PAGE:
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New Album! The Flashcubes

We want YOU...to want US!

We want YOU...to want US!

Let me get the caveat out of the way right up front. I know all four of the guys in the band, I watched their career happen right before my eyes, I wrote about them at the time, and I even booked them to play at a couple of clubs I was managing. So I’m not exactly impartial.

That said, I’d recuse myself in a heartbeat if I had written the liner notes, recorded the music, remastered the tracks or was any way involved with the release of their material. My only advantage coming in to A Cellar Full Of Boys is the anticipation based upon knowing the material. But if you aren’t familiar with The Flashcubes, I’m not feeling superior – I’m feeling a bit envious. Because you get to hear one of the great lost pop bands of the 70s fresh and new.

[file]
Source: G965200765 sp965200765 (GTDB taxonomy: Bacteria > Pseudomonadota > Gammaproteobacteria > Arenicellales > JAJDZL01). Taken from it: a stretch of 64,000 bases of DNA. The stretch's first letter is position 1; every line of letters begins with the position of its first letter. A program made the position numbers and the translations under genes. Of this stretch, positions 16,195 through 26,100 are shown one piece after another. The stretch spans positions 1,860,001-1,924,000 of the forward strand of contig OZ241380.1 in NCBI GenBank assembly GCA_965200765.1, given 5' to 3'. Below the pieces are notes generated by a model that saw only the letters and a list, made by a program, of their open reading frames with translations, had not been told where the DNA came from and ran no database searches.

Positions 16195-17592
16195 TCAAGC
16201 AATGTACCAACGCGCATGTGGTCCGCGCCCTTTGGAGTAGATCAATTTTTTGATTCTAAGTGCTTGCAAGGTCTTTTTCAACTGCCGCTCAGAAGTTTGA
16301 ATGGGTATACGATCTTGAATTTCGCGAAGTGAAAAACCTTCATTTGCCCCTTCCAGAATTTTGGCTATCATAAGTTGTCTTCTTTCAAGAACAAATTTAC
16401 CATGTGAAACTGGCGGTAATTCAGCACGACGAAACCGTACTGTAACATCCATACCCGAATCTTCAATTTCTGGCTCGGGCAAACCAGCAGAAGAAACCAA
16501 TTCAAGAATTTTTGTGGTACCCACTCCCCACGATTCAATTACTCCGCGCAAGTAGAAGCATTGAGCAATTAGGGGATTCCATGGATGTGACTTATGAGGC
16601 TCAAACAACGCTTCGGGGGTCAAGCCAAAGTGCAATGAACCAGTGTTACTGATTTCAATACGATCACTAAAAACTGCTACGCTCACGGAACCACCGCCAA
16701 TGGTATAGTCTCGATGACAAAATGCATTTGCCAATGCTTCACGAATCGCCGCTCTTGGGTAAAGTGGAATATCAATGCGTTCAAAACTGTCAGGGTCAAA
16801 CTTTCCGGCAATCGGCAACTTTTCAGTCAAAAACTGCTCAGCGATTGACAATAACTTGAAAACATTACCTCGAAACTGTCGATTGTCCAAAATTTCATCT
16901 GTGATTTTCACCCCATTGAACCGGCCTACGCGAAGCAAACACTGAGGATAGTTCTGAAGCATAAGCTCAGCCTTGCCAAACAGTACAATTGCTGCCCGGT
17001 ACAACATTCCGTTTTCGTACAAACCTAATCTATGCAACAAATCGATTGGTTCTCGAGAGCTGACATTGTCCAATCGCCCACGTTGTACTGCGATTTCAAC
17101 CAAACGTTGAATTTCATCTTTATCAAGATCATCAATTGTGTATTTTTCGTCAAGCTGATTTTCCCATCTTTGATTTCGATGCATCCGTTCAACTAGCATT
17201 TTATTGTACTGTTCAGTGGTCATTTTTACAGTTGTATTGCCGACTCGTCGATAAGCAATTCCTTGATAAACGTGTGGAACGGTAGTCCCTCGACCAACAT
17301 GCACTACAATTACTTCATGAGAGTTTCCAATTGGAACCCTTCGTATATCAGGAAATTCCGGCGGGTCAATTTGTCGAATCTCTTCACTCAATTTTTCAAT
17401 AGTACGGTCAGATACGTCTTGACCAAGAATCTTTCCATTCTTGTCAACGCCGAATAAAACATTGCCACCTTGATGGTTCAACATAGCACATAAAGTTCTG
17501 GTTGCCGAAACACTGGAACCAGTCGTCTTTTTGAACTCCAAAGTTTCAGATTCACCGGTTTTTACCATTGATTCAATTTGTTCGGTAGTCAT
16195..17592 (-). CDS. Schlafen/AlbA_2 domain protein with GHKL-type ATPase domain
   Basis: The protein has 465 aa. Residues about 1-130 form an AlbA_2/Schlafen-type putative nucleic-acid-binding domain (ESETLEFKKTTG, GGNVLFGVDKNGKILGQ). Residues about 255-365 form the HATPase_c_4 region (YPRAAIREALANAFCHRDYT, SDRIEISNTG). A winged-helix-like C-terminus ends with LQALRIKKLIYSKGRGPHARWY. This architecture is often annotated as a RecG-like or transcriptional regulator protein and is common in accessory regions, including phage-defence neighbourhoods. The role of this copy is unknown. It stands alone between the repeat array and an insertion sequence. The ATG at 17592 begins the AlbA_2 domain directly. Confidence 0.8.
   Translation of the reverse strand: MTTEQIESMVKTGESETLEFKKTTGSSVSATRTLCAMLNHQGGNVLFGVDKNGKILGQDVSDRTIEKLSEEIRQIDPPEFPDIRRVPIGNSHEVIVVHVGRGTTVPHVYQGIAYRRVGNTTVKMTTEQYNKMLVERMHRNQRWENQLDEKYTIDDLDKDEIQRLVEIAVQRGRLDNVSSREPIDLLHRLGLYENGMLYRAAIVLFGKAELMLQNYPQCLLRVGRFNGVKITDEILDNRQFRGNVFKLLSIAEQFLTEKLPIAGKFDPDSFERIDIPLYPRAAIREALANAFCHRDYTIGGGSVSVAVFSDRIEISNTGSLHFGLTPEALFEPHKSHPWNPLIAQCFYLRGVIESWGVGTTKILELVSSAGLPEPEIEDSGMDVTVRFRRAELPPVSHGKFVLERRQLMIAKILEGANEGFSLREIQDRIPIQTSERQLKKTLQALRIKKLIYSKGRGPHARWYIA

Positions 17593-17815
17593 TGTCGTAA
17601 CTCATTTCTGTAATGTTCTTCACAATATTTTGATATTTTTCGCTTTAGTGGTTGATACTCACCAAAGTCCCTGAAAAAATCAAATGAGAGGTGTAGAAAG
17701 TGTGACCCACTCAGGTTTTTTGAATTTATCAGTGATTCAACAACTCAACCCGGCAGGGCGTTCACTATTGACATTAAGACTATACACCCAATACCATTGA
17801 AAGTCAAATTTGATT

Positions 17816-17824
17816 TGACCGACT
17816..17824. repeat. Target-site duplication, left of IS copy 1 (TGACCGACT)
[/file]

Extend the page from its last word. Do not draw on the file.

In brief, The Flashcubes were a punk and power pop band from Syracuse, New York who almost grabbed the brass ring. Despite wowing the local community, opening shows for virtually every famous name who came through town and having heavyweights like Greg Shaw and The Ramones among their advocates, it just didn’t happen. Well…until twenty-five years later when half a planet away, the Japanese pop community determined that a band this good deserved better. What had been a couple of reunions and the occasional tribute album track exploded into a full-blown renaissance.

Gary was always taping, thankfully. Now these Basement Tapes breathe new fire into the Flashcube legend. You can read my full review of the new album at BLURT.

Flashcube button

The Flashcube Story in 3 1/2 minutes.

Listen for yourself at their MySpace site.

Bright Lights (the anthology)

Brilliant (the new material)

Air Mail Recordings.

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T.G.I.F. – Ten Syracuse Summers

We Gotta Get Out Of This Place...

We Gotta Get Out Of This Place...

As a follow-up to yesterday’s reminiscent jourmey, I want to use this week’s TGIF entry to clue you in to just ten of the many great artists and bands that came out of that smowy little hellhole known as Syracuse, NY. This list is by no means complete – none of my TGIF entries are – but this is but my small way to pay respect to The Little Town That Could…and Did.